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A True Friend

You don't need a James Taylor song or a Sesame Street skit to test a friendship.

No, what you need is a crisis. A real crisis.

A True Friend by Jeffery C. Gibson

"A friend will help you move, but a true friend will help you move a body." – Unknown

Daryl Saunter was a true friend of mine. He was with me the day I killed Johnny Renzo for trying to steal my motorcycle. Johnny snuck into my garage and fired it up while me and Daryl were in the house getting high, but he fucked up and stalled the engine. I ran out and cracked his head with a baseball bat and kept hitting him until he stopped moving. Dumb son of a bitch should have worn a helmet.

Daryl nudged Johnny with his toe. “Clear case of self defense,” he said. “Besides, he had it coming.”

“Damn right.” Johnny fucked me on a heroin deal a while back. It was mostly milk sugar and wouldn’t get a puppy high, so I refused to pay him. And he thought he deserved my motorcycle in return? Heh.

We took a look outside. “I don’t see his truck. He must have walked here from town,” I said. The road was clear for at least a mile. It dead-ended at my driveway and only the cops ever came that far uninvited.

It was Daryl’s idea to wrap him up with a shower curtain. The curtain wasn’t long enough but I put a plastic garbage bag over Johnny’s head and used a lot of duct tape and it worked fine. We dumped him in the back of Daryl’s pickup and covered him with an old piece of carpeting.

I hosed down the garage floor. Daryl took a shovel off the wall and put it in the back with Johnny. “Where to?” he said.

“I know a place down Route 27. It’s mostly swamp. Nobody ever goes there.”

“Works for me.”

We turned off 27 onto an old dirt road and stopped at a clearing about a half mile in. Daryl grabbed Johnny’s feet and I took the head, and I was damn glad I had Daryl along because that Johnny sure was a fat fuck. It ain’t fun dragging a body through the woods by yourself.

I dug the hole, most of it. I was four feet down when Daryl volunteered take over while I took a breather. That’s the kind of friend he was.

“I owe you big time, Daryl,” I said.

Daryl leaned on the shovel. “Hell, I figure I owe you, after you gave me that alibi.” Daryl got busted for robbery again last month. He’d just gotten out of prison after his second stretch and wasn’t anxious to go back. But I testified at the hearing that he was with me when the robbery took place. Not that I had a sterling reputation with the courts, but it was enough to get him out on bail. That’s what friends were for.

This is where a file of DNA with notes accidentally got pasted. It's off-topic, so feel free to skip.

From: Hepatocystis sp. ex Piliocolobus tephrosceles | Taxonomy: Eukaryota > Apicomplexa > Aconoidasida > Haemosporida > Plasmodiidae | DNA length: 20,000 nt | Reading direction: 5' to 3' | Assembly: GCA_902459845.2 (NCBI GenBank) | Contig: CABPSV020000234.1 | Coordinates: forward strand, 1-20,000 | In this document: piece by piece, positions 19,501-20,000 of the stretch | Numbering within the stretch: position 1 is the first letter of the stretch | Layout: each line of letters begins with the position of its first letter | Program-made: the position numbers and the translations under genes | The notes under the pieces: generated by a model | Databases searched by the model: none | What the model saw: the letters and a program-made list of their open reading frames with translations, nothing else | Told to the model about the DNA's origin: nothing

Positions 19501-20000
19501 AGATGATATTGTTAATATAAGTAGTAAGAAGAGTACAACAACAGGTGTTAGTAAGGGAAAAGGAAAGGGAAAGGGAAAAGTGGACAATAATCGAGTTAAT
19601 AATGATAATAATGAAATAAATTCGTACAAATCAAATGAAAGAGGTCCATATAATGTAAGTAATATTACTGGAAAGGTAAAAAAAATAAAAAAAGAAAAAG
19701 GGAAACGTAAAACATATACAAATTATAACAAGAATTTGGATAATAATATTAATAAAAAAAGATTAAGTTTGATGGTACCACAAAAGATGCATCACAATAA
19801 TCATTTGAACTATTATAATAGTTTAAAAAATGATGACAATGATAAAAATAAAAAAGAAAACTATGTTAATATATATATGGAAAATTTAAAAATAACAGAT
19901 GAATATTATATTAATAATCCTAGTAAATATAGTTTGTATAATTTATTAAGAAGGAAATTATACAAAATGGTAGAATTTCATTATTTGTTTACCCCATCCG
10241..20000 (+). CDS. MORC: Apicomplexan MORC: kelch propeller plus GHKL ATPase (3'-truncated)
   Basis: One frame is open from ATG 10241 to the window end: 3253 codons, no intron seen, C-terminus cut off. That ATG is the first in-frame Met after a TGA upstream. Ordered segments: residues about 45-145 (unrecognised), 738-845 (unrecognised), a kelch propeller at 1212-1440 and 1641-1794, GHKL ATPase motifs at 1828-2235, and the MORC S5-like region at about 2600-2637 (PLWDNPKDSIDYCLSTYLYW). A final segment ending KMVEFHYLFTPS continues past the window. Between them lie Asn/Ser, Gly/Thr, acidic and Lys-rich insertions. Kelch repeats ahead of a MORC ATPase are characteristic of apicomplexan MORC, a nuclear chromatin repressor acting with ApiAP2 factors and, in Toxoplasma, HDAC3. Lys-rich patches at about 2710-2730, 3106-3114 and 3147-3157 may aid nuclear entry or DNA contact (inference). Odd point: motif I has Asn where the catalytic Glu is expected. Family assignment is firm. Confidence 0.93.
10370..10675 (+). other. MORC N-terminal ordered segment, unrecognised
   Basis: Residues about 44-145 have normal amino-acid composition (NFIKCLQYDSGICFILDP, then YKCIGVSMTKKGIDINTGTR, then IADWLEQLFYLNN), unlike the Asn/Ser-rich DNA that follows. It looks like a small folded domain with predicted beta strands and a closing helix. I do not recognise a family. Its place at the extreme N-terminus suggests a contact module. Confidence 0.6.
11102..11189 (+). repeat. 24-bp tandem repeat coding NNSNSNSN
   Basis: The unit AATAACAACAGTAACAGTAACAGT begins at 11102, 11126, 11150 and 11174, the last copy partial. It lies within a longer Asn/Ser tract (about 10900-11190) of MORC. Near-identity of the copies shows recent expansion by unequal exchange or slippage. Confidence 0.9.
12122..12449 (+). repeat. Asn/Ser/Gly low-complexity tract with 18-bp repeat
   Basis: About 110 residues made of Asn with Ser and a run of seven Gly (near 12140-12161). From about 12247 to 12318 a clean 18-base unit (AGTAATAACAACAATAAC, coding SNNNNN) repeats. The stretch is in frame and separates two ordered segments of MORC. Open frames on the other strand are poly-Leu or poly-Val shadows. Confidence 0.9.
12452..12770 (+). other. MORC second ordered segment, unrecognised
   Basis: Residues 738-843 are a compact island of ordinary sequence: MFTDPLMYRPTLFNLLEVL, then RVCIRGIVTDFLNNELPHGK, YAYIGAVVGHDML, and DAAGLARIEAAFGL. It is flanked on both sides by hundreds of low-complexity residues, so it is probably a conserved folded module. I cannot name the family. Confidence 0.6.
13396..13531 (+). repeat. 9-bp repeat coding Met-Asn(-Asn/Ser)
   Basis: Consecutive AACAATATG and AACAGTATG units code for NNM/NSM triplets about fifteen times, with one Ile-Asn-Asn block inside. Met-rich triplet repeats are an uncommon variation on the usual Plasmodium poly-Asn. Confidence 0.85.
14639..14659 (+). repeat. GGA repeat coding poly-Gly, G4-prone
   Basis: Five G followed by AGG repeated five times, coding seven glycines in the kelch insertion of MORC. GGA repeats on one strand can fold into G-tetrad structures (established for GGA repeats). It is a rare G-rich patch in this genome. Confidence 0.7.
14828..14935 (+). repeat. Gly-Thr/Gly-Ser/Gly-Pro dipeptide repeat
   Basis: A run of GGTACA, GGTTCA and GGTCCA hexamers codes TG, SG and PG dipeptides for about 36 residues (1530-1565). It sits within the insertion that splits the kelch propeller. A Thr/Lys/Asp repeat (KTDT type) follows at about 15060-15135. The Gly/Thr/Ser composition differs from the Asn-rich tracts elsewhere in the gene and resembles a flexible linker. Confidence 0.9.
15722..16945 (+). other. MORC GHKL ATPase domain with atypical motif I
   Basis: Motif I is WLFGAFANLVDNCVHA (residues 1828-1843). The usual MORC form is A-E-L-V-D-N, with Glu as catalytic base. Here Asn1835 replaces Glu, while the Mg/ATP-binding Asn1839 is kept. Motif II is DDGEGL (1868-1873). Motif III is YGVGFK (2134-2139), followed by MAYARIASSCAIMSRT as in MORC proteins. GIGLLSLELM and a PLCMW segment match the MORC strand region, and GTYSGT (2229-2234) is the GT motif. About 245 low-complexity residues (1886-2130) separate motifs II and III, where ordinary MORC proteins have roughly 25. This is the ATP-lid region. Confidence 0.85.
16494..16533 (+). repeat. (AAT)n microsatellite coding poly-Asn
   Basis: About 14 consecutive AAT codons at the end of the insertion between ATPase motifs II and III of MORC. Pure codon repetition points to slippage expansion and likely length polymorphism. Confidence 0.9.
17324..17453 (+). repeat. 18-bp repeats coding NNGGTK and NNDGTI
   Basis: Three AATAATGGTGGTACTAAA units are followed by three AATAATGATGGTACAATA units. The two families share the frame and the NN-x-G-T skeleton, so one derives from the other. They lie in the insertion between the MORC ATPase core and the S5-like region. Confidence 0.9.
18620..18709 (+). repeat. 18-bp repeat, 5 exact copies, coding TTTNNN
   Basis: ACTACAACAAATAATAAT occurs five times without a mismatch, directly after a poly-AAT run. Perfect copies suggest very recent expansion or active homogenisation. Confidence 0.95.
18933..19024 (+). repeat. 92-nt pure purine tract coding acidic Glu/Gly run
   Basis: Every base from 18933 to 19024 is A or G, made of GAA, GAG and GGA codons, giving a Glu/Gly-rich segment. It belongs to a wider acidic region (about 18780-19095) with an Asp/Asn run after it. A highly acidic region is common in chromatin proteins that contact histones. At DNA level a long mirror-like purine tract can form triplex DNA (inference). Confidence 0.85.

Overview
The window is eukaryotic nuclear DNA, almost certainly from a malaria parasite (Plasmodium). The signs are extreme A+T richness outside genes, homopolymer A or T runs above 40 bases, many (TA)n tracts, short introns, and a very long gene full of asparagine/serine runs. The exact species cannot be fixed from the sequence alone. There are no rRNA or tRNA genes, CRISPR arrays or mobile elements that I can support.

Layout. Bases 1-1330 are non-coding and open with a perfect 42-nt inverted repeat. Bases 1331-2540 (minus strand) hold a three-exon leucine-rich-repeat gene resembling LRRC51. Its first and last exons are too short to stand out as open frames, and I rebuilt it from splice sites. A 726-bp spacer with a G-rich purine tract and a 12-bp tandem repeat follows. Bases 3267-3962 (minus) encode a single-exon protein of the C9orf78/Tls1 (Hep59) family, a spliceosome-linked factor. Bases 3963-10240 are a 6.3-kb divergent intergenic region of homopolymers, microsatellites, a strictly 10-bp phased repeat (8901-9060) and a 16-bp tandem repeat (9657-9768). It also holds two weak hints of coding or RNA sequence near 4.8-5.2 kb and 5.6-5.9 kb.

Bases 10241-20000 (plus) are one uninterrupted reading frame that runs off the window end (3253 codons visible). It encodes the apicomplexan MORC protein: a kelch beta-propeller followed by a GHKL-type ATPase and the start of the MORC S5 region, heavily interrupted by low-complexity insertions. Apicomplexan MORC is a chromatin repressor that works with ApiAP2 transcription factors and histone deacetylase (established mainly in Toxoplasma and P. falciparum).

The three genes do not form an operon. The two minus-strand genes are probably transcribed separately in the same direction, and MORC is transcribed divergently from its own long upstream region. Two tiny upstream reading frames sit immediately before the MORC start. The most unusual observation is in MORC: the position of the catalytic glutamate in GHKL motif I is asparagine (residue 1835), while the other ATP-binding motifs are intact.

I took the shovel back and kept digging until I hit seven feet, and we rolled Johnny in. Daryl said the last rites: “Johnny, you poor schmuck.” I didn’t know what a schmuck was but I said “Amen” anyway.

Daryl was still looking down at the body when I hit him over the head with the shovel. He collapsed like an empty gunny sack, face first into the grave. I jumped in and rifled through his pockets and laid him flat on top of Johnny, head to toe.

I was filling in the hole when the mound of dirt over the bodies started to heave upward. Shit, my fault, I should have finished him off. I sat down and smoked two of Daryl’s cigarettes, watching the mound. Eventually it stopped moving and I shoveled in the rest of the dirt.

Now it was my turn to say the last rites. “Here lies Daryl Saunter, a true friend. I’m sorry I had to kill him, but he saw me murder Johnny Renzo and I just couldn’t take the chance of him ratting me out for a reduced sentence. Hell, if I was facing a third strike, I’d do it. Anybody would. Rest in peace, Daryl.” I scattered leaves over the mound and headed back to the truck. 

The drive home sure was lonely with no one to talk to.

Jeffery C. Gibson has been writing professionally for over 30 years in the software industry. He's a movie nut, reads a lot history and crime fiction, and likes to play the ponies. His work appears in, Over My Dead Body, and Out of the Gutter magazines. He lives in San Jose, CA, and is currently writing a novel. You can follow him on Facebook (